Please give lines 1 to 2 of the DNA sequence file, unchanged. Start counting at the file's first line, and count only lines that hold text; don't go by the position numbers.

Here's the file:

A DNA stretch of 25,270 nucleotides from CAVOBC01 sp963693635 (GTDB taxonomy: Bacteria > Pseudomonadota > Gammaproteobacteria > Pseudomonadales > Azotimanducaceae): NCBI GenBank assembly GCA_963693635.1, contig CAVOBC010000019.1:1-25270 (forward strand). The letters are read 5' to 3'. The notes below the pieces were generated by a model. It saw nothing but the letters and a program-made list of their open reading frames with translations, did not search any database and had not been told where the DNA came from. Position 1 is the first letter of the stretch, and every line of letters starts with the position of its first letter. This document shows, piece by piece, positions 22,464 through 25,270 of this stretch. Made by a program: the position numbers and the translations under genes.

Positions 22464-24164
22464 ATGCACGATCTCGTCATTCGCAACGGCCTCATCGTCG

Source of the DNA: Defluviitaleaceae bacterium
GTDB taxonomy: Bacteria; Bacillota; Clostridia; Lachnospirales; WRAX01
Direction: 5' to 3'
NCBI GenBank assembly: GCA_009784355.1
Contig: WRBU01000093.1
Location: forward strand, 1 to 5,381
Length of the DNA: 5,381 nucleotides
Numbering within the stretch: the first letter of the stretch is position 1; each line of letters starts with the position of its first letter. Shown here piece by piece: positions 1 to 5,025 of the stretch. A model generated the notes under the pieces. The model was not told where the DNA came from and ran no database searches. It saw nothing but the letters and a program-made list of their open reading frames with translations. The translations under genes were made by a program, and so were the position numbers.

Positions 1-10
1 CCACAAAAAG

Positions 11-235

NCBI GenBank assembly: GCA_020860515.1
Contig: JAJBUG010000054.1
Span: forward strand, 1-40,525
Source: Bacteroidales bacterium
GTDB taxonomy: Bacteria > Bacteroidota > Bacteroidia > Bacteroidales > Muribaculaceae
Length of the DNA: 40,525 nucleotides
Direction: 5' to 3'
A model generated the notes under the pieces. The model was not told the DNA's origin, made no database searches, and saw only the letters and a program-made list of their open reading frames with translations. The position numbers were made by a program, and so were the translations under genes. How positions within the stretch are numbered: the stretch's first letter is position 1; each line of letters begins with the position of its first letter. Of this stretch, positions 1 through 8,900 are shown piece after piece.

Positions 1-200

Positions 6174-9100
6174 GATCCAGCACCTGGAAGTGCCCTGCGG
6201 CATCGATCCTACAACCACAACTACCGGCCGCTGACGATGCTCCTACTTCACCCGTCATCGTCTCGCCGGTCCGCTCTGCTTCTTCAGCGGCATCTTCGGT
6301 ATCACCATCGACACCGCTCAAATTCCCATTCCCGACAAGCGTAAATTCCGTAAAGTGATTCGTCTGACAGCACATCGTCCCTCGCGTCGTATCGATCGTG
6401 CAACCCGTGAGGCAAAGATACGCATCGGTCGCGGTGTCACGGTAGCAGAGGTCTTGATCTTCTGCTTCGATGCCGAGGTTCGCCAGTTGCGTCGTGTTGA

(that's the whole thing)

A DNA stretch of 25,270 nucleotides from CAVOBC01 sp963693635 (GTDB taxonomy: Bacteria > Pseudomonadota > Gammaproteobacteria > Pseudomonadales > Azotimanducaceae): NCBI GenBank assembly GCA_963693635.1, contig CAVOBC010000019.1:1-25270 (forward strand). The letters are read 5' to 3'. The notes below the pieces were generated by a model. It saw nothing but the letters and a program-made list of their open reading frames with translations, did not search any database and had not been told where the DNA came from. Position 1 is the first letter of the stretch, and every line of letters starts with the position of its first letter. This document shows, piece by piece, positions 22,464 through 25,270 of this stretch. Made by a program: the position numbers and the translations under genes.

Positions 22464-24164